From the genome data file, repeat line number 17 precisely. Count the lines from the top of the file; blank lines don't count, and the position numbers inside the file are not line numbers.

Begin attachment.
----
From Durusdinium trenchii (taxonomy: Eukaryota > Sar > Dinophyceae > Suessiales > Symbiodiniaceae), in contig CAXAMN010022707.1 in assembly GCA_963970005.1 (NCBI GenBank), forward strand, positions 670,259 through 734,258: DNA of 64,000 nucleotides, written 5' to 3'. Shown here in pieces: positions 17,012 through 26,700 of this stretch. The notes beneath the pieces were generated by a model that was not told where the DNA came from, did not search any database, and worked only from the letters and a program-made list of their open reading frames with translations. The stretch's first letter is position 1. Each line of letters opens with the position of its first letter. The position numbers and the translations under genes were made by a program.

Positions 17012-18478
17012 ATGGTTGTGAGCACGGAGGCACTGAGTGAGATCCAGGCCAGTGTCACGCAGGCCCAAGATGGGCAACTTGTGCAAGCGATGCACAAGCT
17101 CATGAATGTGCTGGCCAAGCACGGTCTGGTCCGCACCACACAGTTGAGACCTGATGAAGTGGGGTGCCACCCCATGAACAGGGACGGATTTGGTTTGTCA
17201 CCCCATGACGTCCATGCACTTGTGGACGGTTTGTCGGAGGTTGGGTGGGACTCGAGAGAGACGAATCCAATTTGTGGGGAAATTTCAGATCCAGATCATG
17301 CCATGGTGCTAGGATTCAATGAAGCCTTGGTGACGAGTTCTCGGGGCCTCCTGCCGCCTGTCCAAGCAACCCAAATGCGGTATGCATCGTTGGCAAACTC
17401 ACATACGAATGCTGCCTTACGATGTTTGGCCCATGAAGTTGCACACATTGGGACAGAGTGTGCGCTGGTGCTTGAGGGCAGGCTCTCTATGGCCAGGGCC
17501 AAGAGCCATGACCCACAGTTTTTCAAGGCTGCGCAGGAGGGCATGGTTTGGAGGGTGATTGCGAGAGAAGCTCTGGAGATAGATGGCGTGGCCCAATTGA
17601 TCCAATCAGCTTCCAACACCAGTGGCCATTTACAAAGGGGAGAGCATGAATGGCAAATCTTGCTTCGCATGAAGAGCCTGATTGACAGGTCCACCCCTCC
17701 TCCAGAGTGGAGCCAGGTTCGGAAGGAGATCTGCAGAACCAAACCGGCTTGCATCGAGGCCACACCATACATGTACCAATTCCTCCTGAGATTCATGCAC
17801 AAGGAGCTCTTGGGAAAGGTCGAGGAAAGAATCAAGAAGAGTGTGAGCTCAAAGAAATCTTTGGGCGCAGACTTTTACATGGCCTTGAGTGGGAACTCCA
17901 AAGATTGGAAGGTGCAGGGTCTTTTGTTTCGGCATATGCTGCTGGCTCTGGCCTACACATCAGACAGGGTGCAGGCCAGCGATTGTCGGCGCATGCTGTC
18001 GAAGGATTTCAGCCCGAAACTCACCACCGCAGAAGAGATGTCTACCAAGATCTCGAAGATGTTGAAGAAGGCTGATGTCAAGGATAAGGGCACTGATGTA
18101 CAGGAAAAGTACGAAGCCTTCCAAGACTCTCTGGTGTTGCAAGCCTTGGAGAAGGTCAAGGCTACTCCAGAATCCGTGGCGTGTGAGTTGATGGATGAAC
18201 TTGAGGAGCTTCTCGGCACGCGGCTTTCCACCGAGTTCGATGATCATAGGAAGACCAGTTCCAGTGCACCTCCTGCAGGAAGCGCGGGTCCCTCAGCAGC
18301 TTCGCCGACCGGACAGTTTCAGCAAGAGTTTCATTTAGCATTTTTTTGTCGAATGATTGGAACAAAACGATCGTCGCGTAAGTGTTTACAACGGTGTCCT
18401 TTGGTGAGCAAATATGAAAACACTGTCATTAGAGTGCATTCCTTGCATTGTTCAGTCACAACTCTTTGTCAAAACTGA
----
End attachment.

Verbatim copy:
18401 TTGGTGAGCAAATATGAAAACACTGTCATTAGAGTGCATTCCTTGCATTGTTCAGTCACAACTCTTTGTCAAAACTGA